For Merkel, Opening German Economy Proves Harder Than Shutdown

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“It almost feels like wartime for us, because our work collapsed under our feet from one day to the next,” said the head of Seetel, a 40-million-euro ($43 million) a year hotel group which is the largest on Usedom.

Like many other business leaders across Germany, Seelige-Steinhoff is eagerly awaiting a meeting between Chancellor Angela Merkel and the 16 state premiers on Wednesday in which the government wants to hash out a roadmap for a gradual reopening of Europe’s largest economy.

Pressure has been mounting on Merkel in recent days to speed up the country’s exit from lockdown after the fight against the coronavirus outbreak sent the German economy into a tailspin. It is forecast to shrink by 6.3% in 2020, more than even during the financial crisis a decade ago, according to government projections.

After being forced to close since mid-March, economic hardship is eroding the patience of many businesses. From family-owned firms to the nation’s flagship airline Deutsche Lufthansa AG (OTC:DLAKY), many companies are struggling even though the government has fast-tracked more than 1 trillion euros in emergency loans and other forms of aid.

The Association for Small- and Medium-Sized Businesses, which represents the backbone of the Germany economy known as the Mittelstand, last weekend accused Merkel and the state leaders of a lop-sided focus on containing the pandemic that puts the country’s economic future in jeopardy. “Lift the lockdown before it’s too late,” the group said.

“We need clear and nationwide rules now on store opening hours,” said Stefan Genth, managing director of the country’s retail federation HDE, adding that the crisis will continue long after all retailers are allowed to sell their goods again. “Even with stores open people are only buying the minimum necessary,” he said.

Cautious Approach

Merkel has taken a cautious, step-by-step approach to relaxing the curbs imposed in the fight against the coronavirus, highlighting the fine balance governments across Europe are trying to strike between getting the economy going and preventing a second wave of infections.

Late last month, the government and the state leaders allowed some small shops, hardware stores and car dealerships to reopen, while this week hairdressers and, in part, schools have restarted. There’s also been a last-minute deal to reopen restaurants in mid-May, Deutsche Presse-Agentur reported on Tuesday night.

In the last few days it has looked as if the German chancellor might be struggling to achieve a consensus this time around. Several regional state leaders, eager to grab the public spotlight, have jumped the gun in recent days and announced their own easing plans, creating the potential for a patchwork of contradicting rules.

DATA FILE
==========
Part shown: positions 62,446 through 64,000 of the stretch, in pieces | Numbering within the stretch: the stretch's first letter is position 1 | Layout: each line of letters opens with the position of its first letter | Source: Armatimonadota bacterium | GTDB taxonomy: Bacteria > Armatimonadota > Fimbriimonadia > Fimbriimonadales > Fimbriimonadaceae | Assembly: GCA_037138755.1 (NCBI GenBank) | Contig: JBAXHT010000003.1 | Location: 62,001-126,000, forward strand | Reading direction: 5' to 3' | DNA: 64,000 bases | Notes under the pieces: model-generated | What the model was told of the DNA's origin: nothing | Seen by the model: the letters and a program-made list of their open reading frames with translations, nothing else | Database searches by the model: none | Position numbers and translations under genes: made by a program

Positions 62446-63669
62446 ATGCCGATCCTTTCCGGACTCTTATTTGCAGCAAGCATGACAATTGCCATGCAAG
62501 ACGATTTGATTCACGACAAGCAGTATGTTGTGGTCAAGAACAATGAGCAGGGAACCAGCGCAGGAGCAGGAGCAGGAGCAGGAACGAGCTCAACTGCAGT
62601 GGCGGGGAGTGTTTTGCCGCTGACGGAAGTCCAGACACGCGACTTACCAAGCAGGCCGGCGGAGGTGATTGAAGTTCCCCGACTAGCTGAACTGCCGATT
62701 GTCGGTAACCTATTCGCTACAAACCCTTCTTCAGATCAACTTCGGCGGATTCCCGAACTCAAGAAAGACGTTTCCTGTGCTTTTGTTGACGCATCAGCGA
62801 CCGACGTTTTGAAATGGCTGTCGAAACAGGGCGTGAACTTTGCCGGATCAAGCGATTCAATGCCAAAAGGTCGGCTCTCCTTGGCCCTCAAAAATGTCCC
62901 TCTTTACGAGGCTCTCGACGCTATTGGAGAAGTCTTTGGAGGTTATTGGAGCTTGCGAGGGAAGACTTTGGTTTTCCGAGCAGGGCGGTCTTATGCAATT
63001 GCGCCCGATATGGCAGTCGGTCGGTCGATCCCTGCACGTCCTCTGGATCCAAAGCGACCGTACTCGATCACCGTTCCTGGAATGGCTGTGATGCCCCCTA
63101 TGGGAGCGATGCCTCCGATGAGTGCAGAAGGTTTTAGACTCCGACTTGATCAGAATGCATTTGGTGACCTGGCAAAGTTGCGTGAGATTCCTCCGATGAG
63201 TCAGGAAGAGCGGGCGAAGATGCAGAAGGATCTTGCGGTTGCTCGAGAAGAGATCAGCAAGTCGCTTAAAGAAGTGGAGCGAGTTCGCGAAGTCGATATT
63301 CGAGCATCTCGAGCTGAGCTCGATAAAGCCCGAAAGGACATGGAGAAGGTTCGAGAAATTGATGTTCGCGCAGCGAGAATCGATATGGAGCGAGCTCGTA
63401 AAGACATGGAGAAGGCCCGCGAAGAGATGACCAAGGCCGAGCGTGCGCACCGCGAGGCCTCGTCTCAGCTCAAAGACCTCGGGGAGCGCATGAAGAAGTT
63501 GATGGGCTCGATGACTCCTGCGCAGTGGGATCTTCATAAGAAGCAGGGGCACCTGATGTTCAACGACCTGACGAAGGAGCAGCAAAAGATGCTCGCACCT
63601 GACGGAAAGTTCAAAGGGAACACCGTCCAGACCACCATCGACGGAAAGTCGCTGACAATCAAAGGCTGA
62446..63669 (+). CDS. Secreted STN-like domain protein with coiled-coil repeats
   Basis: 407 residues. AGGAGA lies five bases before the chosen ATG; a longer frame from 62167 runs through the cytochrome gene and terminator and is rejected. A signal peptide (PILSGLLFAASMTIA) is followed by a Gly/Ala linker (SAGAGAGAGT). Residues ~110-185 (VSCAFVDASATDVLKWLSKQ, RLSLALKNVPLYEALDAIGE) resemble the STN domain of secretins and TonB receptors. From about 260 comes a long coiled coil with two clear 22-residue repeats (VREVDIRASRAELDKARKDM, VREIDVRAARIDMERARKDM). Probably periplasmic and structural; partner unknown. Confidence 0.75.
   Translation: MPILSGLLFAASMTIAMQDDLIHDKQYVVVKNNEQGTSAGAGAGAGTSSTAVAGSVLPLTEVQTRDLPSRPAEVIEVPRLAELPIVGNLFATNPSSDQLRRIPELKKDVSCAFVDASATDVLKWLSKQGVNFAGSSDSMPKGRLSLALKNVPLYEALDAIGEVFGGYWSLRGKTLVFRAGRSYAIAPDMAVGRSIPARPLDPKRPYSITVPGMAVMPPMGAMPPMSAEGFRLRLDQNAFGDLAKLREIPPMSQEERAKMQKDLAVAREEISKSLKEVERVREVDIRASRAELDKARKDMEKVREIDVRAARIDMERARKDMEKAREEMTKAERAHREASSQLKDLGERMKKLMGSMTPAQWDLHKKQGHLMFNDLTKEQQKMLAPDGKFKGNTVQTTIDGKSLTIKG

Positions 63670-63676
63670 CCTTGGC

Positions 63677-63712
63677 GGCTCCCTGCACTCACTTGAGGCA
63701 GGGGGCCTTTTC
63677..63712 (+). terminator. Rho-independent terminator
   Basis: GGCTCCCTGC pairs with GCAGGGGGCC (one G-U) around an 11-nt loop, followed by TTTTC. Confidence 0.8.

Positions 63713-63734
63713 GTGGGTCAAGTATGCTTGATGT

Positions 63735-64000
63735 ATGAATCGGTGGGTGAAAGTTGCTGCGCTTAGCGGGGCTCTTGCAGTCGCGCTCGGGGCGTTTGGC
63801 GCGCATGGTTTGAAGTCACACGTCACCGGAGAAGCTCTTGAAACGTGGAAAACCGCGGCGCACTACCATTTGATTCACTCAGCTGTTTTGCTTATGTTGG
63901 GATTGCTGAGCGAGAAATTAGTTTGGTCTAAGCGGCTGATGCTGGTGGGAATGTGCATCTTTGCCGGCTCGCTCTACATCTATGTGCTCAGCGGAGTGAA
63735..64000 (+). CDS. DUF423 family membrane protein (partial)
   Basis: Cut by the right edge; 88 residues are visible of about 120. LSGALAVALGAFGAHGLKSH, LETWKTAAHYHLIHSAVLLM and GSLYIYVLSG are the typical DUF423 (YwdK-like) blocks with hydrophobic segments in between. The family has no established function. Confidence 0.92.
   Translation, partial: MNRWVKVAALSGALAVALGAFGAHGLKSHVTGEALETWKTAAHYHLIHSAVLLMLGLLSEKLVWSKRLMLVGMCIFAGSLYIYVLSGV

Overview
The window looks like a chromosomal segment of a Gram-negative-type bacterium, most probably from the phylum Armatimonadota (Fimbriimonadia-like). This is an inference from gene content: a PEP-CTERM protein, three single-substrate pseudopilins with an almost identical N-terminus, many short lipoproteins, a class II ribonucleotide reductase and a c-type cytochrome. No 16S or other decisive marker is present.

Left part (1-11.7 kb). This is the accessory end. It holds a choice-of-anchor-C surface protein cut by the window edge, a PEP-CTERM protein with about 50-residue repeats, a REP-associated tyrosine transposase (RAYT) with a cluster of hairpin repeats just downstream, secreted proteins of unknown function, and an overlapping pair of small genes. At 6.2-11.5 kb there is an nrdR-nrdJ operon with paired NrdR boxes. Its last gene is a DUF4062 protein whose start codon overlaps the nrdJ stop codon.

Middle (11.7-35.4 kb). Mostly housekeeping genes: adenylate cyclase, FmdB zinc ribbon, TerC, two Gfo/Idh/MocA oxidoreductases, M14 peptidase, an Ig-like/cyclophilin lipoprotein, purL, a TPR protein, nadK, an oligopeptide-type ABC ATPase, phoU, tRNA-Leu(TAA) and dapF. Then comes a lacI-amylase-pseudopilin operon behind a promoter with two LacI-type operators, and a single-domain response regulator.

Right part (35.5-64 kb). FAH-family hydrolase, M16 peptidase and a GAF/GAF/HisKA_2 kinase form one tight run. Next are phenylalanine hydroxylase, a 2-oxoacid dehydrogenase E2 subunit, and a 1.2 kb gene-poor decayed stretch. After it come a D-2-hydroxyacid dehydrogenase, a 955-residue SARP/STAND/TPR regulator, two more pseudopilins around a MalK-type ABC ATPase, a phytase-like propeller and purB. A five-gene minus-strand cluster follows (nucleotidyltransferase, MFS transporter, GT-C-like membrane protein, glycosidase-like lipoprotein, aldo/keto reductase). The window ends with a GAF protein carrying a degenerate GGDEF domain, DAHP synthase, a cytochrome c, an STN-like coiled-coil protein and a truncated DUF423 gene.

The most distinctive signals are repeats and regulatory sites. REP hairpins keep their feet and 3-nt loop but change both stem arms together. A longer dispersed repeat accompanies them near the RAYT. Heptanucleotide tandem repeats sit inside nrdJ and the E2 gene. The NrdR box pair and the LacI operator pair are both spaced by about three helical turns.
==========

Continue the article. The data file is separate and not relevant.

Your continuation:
On Tuesday, Bavarian Premier Markus Soeder presented the state’s own timeline for reopening all stores, hotels and restaurants this month in what he hopes will serve as a blueprint for the rest of the nation.

Merkel’s Christian Democratic caucus leader on Tuesday criticized state premiers for announcing their own plans ahead of the consultations with the chancellor. “I urgently appeal to the state leaders to follow a coordinated course here”, Ralph Brinkhaus said on Tuesday in Berlin. In an effort to forge consensus, Merkel’s chief of staff, Helge Braun, has been working the back channels with his counterparts in the states.

Merkel, a trained physicist known for her methodological approach to crisis-management, had famously blasted early attempts at easing restrictions as “discussion orgies,” warning that a renewed outbreak could make the crisis longer and deeper.

At a caucus session on Tuesday, Merkel said further easing made sense at this stage as there has been a lot of progress in fighting the virus in the past few days, according to a participant of the meeting. But she also warned that if there is a renewed outbreak with more than 50 acutely infected per 100,000 inhabitants in a given region, then local curbs will have to be reinstated to prevent the virus from spreading.

Back in Usedom, Seelige-Steinhoff is hoping that the political leaders will come out with a clear timetable that will allow him to once again host guests from all over the country. In the meantime, he is going out of his way to adopt a comprehensive hygiene plan to help draw customers. Measures include distancing between waiters and dinner guests, laminating TV remote controls, and installing acrylic glass walls in front of the reception.

“We’re doing everything we can to keep guests safe,” he said. “The sooner we can reopen, the better.“

©2020 Bloomberg L.P.